The Need For a New ‘Knowledge Sharing’ Compact

The crisis of a breaking ‘knowledge-compact’ between (elite) intellectuals and society is afflicting us at a grave scale.

“The ignorance, prejudices, and groupthink of an educated elite are still ignorance, prejudice, and groupthink—and for those with one percent of the knowledge in a society to be guiding or controlling those with the other 99 percent is as perilous as it is absurd.”

∼ Thomas Sowell in ‘Intellectuals and Society’

The news of what’s happening at Ashoka University, with subsequent resignations of distinguished professors like Pratap Bhanu Mehta and Arvind Subramanian, a restriction to academic and creative freedom, is deeply troubling, but unfortunately, not surprising. It is vital to see this and what’s shaping a growing disconnect between intelligentsia and society as part of a more structural phenomenon that has created a sense of growing ‘resentment’ against those who speak truth to power, and more importantly, truth about power.

When Thomas Sowell wrote Intellectuals and Society, a few decades ago, he brought forth some key insights on the implications of growing ‘elitism’ in academia (in context to the United States during the 1980s-90s), particularly across fields of social sciences, the perilous nature of concentrating processes of knowledge creation, its dissemination, into the hands of a ‘few’, those, who are often stationed behind the ivory walls of ivy-league universities, taking liberty to extend their views beyond their own domain(s) of ‘intellectual wisdom’, to widen their ‘power of influence’, sometimes, in conjunction with a ruling ‘political elite’.

Over time, deepening asymmetries in this sociological distribution of knowledge production (and its dissemination), due to growing elitism and institutional ‘control of intellectual knowledge’, developed a disdain for ‘reason’, ‘critical reflection’ for most who found it now too difficult (or unaffordable) to access these spaces, or learn the methods that help establish facts through logic and a scientific temper.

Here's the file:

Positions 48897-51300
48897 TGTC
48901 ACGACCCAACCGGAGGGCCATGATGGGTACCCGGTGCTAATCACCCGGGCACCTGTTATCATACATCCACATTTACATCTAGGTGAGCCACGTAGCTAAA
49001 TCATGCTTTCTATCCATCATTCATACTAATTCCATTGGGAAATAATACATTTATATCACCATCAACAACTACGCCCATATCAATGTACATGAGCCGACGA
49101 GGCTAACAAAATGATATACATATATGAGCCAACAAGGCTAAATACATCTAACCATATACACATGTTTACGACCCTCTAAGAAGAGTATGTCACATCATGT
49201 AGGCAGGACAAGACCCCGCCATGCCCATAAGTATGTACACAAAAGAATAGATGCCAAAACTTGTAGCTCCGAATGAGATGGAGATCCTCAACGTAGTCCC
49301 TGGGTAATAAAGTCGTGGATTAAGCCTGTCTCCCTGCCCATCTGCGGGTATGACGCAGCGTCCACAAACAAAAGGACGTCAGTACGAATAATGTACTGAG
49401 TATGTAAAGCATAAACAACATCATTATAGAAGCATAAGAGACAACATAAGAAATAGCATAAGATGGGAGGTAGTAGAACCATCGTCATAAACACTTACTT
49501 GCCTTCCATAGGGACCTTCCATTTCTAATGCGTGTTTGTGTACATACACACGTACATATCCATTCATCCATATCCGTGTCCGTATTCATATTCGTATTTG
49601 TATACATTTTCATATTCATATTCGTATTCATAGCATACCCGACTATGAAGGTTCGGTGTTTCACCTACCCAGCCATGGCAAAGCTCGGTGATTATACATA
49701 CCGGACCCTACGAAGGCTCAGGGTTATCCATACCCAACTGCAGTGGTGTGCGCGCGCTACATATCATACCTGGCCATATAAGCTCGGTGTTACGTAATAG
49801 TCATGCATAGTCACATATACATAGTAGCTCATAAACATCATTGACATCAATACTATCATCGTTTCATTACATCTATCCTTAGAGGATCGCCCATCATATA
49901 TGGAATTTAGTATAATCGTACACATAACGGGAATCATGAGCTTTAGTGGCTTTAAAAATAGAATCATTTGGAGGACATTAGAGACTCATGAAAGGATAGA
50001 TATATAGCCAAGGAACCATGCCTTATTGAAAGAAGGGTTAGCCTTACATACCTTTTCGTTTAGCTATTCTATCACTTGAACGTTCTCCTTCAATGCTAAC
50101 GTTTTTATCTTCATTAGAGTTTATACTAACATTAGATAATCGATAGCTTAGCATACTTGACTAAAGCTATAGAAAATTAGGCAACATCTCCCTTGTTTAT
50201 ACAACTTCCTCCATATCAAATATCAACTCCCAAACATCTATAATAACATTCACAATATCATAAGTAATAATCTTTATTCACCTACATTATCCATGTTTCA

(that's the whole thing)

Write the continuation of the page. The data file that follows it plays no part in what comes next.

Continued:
Also read: We Can’t Treat Pratap Bhanu Mehta’s Resignation From Ashoka as a ‘Personal Decision’

For worse, a wave of ‘anti-intellectualism’ gradually developed amongst the masses against the elites, and this could be observed not just in the United States itself but in many parts of the developing world too (Turkey, Brazil, India etc.), where existential inequities in accessing social opportunities remained high for most citizenry and gave way to hyper-amplified ‘rhetorical thinking’, which was later usurped by a radically insurgent political class.

Representative image. Five-year-old boy collects recyclables for resale at a residential area in Mumbai June 14, 2011. Credit: Reuters/Danish Siddiqui/Files

This crisis of a breaking ‘knowledge-compact’ between (elite) intellectuals and society, briefly introduced in a previous column (The function of a university in times of a crisis), one might say now, is afflicting us at a graver scale.

If I take the case of my own discipline-economics, as part of a broader spectrum in social sciences, what we see now, quite often, is a classic case of ‘rhetorical over-reach’, where economists trained from ivy league institutions, and working for/with the ruling establishment, feel free to extend their ‘intellectual wisdom’ to other (non-economics) domains, without a conscious regard for the field they refer to, or the methodological considerations that need to be fairly considerate of, before making broader generalisations.

A recent case in point could be the ‘intellectual’ debate around the potential impact of the new farm laws on the lives-livelihoods of aggrieved farmers. Almost every trained economist had a view and opinion to share on the subject. Newspapers and digital news platforms had rivers of (digital) ink spilled over. However, if one would do a closer reading of most of these writings, it was baffling to see how no shred of evidence, or empirically tested facts is offered in support of arguments either for or against the subject, while debating both, the content and form of the law(s) in this case.